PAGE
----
N.W. asks from Cuba City, WI on October 12, 2006
Feeding Solids and Nursing, How Much of Each?
I'm nursing still, my son is almost 6 months old. We introduced solids at about 4 months, he's doing really well with it. He eats about 1oz of cereal and 1oz of veggie/fruit twice daily. He is nursing in between those feedings. Is the food supposed to replace the milk feeding OR just be an addition to it? Because he won't nurse after a solid food feeding for about another 2 or 3 hours. Am I feeding him too much in solids? Hopefully someone will be able to answer this one for me cuz I'm concerned.
M.E. answers from Lexington on October 15, 2006
My periatrician and the books i've read say that solids are to be an addition not a replacement untill the child is at least a year old. Formula or breast milk should be the staple because it contains all the nutrients the baby needs. At 1 year of age you can introduce whole cows milk and switch to solids as the staple.
S.M. answers from Huntington on October 13, 2006
I'm going through the same thing with my 6 month old daughter now. What's worked for me is nursing her about an hour before I feed her solids. She does well with it, but it is a while before she gets hungry again.
I don't think you're giving too much solids because my daughter just refuses to eat if she doesn't want them and I think your son would do that too.
My LC just reminded me the other day that they still don't NEED the solids but they need a good environment to nurse because they get so distracted at this age. Also, since they're older, they nurse more efficiently and get more in one setting so they don't have to nurse as frequently.
It's hard to adjust once you're already so used to one thing. Hope that helps at least a little.
K.S. answers from Indianapolis on October 12, 2006
I am introducing solids to my 6 month old too. Your milk suppy actually decreases in the 5-7 month time span. I personally offer him about 2 ounces of cereal. If he wants to nurse afterwards I let him. If he seems content I pump. That way I can keep what milk supply I do have and save it for back up or to add to cereal. It is ok if he doenst want to nurse after eating solids. That is just his way of growing up. lol. After he is on solids for each meal I would just start nursing at bed times. I nurse first thing in the morning, nap time, bed time and mid night. He is very content and he seems to be getting an adequate supply of milk and solids. I hope this helped out some. Good luck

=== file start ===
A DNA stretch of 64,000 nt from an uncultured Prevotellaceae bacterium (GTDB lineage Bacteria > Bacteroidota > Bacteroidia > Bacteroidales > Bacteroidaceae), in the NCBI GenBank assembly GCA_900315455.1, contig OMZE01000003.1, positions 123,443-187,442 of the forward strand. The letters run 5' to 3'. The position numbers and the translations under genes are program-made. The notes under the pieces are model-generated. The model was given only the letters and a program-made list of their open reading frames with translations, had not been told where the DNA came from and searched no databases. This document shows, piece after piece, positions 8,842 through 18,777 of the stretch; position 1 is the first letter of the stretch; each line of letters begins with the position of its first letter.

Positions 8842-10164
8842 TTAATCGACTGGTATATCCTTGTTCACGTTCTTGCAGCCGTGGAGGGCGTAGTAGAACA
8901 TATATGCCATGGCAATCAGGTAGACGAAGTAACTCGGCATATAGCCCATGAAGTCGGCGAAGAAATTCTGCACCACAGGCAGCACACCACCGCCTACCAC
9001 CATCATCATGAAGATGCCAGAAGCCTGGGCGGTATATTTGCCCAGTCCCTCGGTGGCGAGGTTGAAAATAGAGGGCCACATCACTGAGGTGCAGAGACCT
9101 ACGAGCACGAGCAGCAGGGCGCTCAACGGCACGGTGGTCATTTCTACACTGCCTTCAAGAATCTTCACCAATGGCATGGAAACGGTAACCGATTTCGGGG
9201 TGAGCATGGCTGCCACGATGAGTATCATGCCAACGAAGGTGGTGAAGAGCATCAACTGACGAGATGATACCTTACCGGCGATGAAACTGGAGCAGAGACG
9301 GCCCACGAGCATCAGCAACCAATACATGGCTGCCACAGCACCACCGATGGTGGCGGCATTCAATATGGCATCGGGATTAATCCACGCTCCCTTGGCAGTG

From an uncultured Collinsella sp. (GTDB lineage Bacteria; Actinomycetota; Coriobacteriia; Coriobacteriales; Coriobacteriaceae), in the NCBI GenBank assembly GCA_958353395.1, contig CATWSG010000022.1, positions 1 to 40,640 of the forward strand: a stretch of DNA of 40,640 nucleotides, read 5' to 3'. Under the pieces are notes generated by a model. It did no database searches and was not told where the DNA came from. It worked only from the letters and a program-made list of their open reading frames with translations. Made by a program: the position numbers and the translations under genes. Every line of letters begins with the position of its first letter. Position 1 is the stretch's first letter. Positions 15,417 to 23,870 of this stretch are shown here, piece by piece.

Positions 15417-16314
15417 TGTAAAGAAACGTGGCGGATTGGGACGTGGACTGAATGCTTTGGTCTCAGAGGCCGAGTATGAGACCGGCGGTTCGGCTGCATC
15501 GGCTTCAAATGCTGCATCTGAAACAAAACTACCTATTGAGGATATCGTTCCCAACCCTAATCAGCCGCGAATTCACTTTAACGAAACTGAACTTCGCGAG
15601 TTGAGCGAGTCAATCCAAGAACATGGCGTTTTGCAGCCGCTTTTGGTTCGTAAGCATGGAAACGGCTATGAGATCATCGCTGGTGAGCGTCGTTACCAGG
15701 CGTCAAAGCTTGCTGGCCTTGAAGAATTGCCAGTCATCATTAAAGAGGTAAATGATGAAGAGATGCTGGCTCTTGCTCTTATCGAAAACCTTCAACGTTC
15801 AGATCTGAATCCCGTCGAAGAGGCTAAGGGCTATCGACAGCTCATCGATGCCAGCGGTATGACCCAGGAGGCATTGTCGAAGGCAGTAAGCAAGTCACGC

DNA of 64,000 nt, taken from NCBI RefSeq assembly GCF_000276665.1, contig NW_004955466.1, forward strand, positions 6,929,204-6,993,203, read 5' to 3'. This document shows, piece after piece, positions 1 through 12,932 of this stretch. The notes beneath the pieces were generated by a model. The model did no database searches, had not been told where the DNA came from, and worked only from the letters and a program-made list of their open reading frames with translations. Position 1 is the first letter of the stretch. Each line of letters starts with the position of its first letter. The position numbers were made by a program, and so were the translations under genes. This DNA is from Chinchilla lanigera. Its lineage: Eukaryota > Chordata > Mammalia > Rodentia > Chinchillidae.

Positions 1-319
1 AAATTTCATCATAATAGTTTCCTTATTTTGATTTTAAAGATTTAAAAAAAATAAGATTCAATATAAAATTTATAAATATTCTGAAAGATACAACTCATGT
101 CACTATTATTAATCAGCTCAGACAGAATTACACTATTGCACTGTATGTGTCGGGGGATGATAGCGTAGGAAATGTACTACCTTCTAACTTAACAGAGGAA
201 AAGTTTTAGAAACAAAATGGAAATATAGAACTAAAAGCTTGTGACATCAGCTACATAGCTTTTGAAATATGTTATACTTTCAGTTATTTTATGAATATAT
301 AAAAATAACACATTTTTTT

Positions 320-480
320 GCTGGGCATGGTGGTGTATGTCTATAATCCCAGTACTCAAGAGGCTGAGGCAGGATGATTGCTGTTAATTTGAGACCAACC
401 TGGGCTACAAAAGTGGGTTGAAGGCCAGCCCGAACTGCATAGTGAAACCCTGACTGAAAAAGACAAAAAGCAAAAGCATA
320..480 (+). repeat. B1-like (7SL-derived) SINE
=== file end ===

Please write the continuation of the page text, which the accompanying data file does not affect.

J.M. answers from Davenport on October 12, 2006
When I introduced solids to my son at 6 months, I did the same thing as Karen S. I would pump to keep my milk supply up. I always nursed first then offered the solids, After 12 months, you can begin offering the solids BEFORE baby nurses, if you wish, instead of after. Your milk is still an important part of baby's diet and will offer him many benefits (nutritionally, immunilogically and emotionally). I was told by a nutritionist, that the first solids you give him is basically "practice eating", figuring out what to do with this thicker consistancy, then on to chewing when they have teeth. you can thicken the food like that gradually their first year. So it isn't to replace the breastmilk nutritionally from what I understand.
C.R. answers from Louisville on October 13, 2006
I believe the solids are suppose to replace the milk.Milk gives babies all the nutrients they need and it fills them up.So they usually can't eat solids and have the milk too.I think you are doing a fine job.
L.B. answers from South Bend on October 12, 2006
I agree as long as he's gaining weight and your pediatrician isn't concerned then go ahead with what you are doing.
C.G. answers from Indianapolis on October 13, 2006
I was told it will replace the breastfeeding sessions. So, if he eats solids 2Xs a day, he would eat at the breast at least 2 times less.
M.L. answers from Fort Wayne on October 12, 2006
Once you start feeding your child solids, their milk intake will decrease some. That's completely normal. And as someone else already stated, as long as your child continues to gain weight, things are just fine.
D.P. answers from Indianapolis on October 12, 2006
if they are thirsty after eating solid, then yes milk. but normally the solid replaces the milk feeding. and it is good that he waits so long in between solid and milk feeding. if you are concerned you can always talk to the pediatrician. good luck